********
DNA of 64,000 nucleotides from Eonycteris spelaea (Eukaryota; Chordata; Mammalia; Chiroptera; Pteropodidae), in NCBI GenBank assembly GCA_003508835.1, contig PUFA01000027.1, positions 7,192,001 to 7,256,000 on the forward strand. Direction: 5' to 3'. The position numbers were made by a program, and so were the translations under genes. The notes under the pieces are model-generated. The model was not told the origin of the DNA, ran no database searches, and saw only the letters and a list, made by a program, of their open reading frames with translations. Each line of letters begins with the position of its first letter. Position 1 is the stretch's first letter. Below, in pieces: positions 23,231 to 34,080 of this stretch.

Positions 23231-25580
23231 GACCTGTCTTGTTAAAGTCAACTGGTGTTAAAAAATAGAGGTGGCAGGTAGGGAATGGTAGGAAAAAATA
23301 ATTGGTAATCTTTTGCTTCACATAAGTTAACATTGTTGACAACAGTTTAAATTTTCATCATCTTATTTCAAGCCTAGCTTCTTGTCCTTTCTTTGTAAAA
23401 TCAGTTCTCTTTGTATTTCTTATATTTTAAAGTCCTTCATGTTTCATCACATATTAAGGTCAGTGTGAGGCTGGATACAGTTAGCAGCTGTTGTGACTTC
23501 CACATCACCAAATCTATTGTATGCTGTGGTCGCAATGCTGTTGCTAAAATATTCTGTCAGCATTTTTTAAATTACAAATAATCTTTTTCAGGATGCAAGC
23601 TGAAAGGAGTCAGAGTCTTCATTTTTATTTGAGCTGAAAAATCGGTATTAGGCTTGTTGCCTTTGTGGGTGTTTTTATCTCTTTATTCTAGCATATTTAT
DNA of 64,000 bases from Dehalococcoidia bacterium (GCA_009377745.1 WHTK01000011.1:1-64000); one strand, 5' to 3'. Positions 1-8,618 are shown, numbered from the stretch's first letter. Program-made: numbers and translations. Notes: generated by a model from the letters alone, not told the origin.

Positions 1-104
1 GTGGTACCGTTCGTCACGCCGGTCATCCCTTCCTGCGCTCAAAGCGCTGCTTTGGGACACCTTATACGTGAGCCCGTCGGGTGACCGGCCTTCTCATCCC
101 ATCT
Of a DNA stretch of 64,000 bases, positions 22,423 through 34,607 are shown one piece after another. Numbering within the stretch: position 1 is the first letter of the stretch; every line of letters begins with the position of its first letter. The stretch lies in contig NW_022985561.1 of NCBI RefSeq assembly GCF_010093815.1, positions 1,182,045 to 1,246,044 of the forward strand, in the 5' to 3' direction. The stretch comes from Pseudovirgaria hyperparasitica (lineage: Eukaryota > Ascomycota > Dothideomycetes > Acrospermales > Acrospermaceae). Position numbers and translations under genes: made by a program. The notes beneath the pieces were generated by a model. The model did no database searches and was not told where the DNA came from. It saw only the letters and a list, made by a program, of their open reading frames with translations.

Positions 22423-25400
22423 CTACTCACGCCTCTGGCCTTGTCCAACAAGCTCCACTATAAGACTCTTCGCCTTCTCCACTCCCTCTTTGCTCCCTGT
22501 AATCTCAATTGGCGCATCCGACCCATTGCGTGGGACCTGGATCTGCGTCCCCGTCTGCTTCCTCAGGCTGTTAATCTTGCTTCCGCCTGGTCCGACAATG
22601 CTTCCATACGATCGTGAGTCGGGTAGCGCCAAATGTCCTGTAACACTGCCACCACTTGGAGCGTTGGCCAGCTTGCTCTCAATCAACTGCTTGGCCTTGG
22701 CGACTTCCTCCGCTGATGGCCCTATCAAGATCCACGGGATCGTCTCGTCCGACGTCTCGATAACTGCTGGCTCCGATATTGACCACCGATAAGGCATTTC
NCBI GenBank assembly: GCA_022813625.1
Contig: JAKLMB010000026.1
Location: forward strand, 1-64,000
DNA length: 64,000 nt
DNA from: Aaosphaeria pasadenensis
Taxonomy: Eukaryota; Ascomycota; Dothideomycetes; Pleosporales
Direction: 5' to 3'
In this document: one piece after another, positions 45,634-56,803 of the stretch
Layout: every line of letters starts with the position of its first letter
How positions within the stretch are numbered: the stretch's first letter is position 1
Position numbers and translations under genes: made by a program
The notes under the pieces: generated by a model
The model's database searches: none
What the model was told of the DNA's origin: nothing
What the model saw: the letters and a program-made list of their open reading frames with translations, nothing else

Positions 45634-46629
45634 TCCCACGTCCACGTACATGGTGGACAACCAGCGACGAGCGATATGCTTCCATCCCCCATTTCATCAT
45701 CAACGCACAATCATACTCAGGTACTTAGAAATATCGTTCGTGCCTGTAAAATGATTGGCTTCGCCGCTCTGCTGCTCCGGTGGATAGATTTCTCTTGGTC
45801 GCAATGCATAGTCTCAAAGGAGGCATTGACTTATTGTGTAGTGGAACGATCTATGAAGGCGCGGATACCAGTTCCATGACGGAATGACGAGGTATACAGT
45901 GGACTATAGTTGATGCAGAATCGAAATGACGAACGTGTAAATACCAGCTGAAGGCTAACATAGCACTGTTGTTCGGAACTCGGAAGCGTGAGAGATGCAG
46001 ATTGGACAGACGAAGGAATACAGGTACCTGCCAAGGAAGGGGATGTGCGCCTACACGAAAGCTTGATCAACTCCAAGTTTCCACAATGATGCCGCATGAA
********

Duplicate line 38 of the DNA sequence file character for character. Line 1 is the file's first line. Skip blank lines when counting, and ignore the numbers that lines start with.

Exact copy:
46001 ATTGGACAGACGAAGGAATACAGGTACCTGCCAAGGAAGGGGATGTGCGCCTACACGAAAGCTTGATCAACTCCAAGTTTCCACAATGATGCCGCATGAA